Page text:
“We have moved across the country and ascertained the quality controls that farmers undertake while growing coffee."
For more than 15 years, smallholder farmers in Uganda have been taking different strides, pursuing more financial benefits from coffee agribusinesses.
A significant breakthrough came recently after farmers sealed a deal to export green graded top quality coffee to South Korea.
South Korea-based Caffebene, a global coffee house, has agreed to buy graded coffee from members of the National Union of Coffee Agribusinesses and Farm Enterprises (NUCAFE), an umbrella organisation that promotes value addition and teamwork among coffee farmers.
A team comprising Caffebene senior managers and agribusiness consultants was in Uganda recently to undertake background checks within the farming communities in different regions, coffee processing facilities and perform coffee tasting to ascertain the quality parameters and determine price offers. Caffebene is present in over 1,600 locations worldwide.
According to Choo Seung Min, a coffee Barista and team business manager at Caffebene, Uganda's coffee scores highly on quality, a basis that will give farmers leverage in negotiating good prices.
"We have moved across the country and ascertained the quality controls that farmers undertake while growing coffee. We are further convinced by the processing and grading of the coffee, as well as the taste," Choo said in an interview after a tasting exercise held at Café Omukago, NUCAFE's coffee shop in Kampala.
Choo described his company's move to start buying coffee from Uganda as a key milestone, especially because the firm has played a role in uplifting and encouraging Uganda's smallholder farmers.
Uganda on top
Uganda is Africa's lead coffee exporter, while Ethiopia is the lead producer.
In 2014 and 2015, the country exported 3.5 million 60-kg bags and 3.45 million 60-kg bags respectively, compared to Ethiopia's 2.97 million and 2.21 million bags.
Tae Kyung Kim, the chief executive officer of Beansguru, a coffee value chain consulting firm based in South Korea, said Uganda's coffee is more competitive than that of Rwanda, Kenya and Ethiopia.
He, however, cautioned Uganda to continue adhering to the quality needs at every point in the value chain.
"I recommend Uganda's coffee to the global end user dealers. The different actors along the value chain should consistently be value-sensitive because the quality in the cup is nurtured from when the coffee is still at seedling level, through harvest and post-harvest handling, processing up to that level of consumption," Kim said.
South Korea market
At the end of last year, NUCAFE exported 20 metric tonnes of speciality terrestrial (regionally selected) coffees to South Korea. This was the first official consignment from Uganda to South Korea.
Over 80 metric tonnes will be exported between February and May this year, according to the body's executive director, Joseph Nkandu.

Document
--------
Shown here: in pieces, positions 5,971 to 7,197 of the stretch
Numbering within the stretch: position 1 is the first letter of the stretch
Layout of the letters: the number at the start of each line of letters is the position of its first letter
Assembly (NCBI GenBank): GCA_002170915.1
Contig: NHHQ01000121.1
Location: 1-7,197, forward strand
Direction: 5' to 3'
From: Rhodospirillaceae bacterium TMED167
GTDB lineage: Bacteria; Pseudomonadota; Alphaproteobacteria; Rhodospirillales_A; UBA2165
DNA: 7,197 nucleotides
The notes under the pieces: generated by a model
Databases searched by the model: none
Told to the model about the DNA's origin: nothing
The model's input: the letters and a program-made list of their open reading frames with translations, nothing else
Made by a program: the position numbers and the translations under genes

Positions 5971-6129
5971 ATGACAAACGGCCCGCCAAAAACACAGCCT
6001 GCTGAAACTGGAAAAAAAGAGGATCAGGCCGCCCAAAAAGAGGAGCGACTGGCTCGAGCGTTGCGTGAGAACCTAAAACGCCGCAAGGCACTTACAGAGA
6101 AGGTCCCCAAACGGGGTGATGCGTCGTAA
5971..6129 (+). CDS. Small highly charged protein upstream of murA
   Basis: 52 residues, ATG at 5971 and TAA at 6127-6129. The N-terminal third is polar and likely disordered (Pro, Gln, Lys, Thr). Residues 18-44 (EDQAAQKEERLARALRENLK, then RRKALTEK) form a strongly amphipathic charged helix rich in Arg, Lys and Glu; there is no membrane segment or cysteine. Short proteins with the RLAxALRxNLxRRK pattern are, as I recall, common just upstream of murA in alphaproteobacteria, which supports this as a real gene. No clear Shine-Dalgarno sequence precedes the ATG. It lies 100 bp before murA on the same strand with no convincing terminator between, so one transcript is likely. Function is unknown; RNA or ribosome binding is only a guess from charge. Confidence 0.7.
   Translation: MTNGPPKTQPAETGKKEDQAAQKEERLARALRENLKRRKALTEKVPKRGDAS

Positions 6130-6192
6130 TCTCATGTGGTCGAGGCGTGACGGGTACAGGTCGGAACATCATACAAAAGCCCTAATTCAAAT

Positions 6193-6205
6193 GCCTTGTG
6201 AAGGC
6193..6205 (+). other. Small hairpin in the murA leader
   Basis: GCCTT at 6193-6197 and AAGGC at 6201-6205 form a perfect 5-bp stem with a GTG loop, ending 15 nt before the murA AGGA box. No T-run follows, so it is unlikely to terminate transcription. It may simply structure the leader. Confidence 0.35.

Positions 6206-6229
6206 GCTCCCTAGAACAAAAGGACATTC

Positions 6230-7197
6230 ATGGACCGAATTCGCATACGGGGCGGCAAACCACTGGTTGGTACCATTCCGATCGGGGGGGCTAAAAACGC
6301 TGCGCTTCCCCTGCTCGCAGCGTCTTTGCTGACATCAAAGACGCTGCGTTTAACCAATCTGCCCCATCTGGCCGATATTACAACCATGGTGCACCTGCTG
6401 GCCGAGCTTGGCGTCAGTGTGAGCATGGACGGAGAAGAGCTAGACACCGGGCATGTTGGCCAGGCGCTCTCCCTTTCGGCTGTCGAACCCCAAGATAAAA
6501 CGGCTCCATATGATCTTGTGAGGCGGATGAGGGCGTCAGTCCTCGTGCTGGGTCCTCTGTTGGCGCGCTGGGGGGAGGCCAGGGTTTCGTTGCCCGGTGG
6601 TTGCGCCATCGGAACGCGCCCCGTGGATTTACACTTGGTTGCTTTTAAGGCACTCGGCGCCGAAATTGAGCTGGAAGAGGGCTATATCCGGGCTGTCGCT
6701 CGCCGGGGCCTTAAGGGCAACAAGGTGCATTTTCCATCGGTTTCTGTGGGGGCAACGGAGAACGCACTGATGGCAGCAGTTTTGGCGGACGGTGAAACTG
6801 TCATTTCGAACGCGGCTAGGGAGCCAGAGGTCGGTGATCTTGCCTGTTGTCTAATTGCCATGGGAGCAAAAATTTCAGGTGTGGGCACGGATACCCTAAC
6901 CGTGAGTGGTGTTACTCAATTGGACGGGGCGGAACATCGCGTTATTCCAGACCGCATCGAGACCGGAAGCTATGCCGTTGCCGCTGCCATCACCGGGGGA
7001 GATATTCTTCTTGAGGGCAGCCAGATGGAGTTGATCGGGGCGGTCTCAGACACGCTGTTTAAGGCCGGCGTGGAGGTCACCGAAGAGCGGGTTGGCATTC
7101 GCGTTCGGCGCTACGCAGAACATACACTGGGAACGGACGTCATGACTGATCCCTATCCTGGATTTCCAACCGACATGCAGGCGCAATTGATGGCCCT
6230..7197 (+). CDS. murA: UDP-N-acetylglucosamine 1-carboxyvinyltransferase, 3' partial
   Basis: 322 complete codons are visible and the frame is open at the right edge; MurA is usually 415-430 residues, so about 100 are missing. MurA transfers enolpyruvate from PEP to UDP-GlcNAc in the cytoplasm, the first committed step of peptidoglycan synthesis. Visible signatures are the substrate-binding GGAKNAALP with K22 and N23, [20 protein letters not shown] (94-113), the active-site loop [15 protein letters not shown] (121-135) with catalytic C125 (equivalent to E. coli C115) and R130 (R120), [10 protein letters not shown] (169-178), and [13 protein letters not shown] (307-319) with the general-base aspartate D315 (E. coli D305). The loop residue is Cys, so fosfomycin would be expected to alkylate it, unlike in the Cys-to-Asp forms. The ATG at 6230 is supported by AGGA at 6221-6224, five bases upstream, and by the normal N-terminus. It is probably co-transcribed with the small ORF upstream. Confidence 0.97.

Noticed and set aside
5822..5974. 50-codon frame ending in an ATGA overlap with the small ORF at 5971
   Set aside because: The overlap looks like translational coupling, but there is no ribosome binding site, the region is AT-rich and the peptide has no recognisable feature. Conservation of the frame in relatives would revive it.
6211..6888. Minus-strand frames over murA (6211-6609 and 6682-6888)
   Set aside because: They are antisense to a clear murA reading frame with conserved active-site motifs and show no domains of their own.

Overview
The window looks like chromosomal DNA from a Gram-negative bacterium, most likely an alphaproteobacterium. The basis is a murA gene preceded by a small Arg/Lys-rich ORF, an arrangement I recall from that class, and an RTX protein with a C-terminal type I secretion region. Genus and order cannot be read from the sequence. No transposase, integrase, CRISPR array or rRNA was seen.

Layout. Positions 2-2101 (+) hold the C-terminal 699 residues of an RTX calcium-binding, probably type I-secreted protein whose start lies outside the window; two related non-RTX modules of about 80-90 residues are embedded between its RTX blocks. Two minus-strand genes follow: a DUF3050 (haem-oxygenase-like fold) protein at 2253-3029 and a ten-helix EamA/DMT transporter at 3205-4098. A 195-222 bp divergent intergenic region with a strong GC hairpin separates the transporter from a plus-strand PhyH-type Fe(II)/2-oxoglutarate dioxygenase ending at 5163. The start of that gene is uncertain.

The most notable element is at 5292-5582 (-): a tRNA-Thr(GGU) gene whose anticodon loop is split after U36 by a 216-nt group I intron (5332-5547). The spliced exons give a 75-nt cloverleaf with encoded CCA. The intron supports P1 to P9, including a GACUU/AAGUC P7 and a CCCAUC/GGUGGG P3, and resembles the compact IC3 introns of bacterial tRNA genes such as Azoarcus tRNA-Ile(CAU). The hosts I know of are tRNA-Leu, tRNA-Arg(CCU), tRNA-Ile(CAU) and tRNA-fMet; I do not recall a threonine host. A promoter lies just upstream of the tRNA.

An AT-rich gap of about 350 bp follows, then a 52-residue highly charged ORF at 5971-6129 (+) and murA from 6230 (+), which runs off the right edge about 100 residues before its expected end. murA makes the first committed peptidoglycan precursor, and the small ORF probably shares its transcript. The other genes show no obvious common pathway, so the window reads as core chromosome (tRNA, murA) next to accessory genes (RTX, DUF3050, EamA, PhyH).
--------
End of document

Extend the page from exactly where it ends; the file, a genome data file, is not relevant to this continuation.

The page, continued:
Nkandu noted that the marketing breakthroughs that farmers are making are fruits of operating within the framework of the farmer ownership model.
Under this model, farmers take different roles along the value chain, enabling them to achieve shared value with responsible buyers as opposed to making them mere spectators or, at best, custodians of middlemen. For example, the current farm gate price of 1kg of dry coffee cherries goes for sh1,000 in Rukungiri.
A farmer needs to process 2kg of dry cherries to have 1kg of graded exportable coffee, currently selling at sh5,000. This means farmers who insist on owning their coffee and exporting it, earn sh3,000 more per 2kg.
"Now that our farmers have reached the stage of satisfying the quality requirements of the global leading dealers, the challenge remains in improving productivity, as well as tapping into research that seeks to grow disease resistant and high yielding coffee varieties. This is the way to hit the country's target of annually exporting 10 million bags in the next 10 years," Nkandu said.
The NUCAFE advantage
NUCAFE comprises over 180 coffee farmer associations and co-operatives mobilised from more than 200,000 households that share knowledge and skills on all aspects of having an equitable share of the treasures of coffee.
"We have examples of farmers who used to sell their coffee even before harvesting. However, as a group, they are selling graded coffee. Joining the group was enough to boost their bargaining power, owing to the large economies of scale," he said.
Nkandu was optimistic that the quality control issues will be dealt with as the country moves to have a national coffee law that will be benchmarked on the recent farmer spearheaded National Coffee Policy, whose popularisation is supported by USAID.
Quantity Rita Kyamuhangire, a qualified international coffee taster and project co-ordinator for the Centre of Robusta Excellence at Uganda Coffee Development Authority, noted that Uganda's coffee is highly competitive for its richness in aroma.
However, her only pessimism lies in the country's capacity in raising the required quantities as the world continues to show interest in buying her coffees.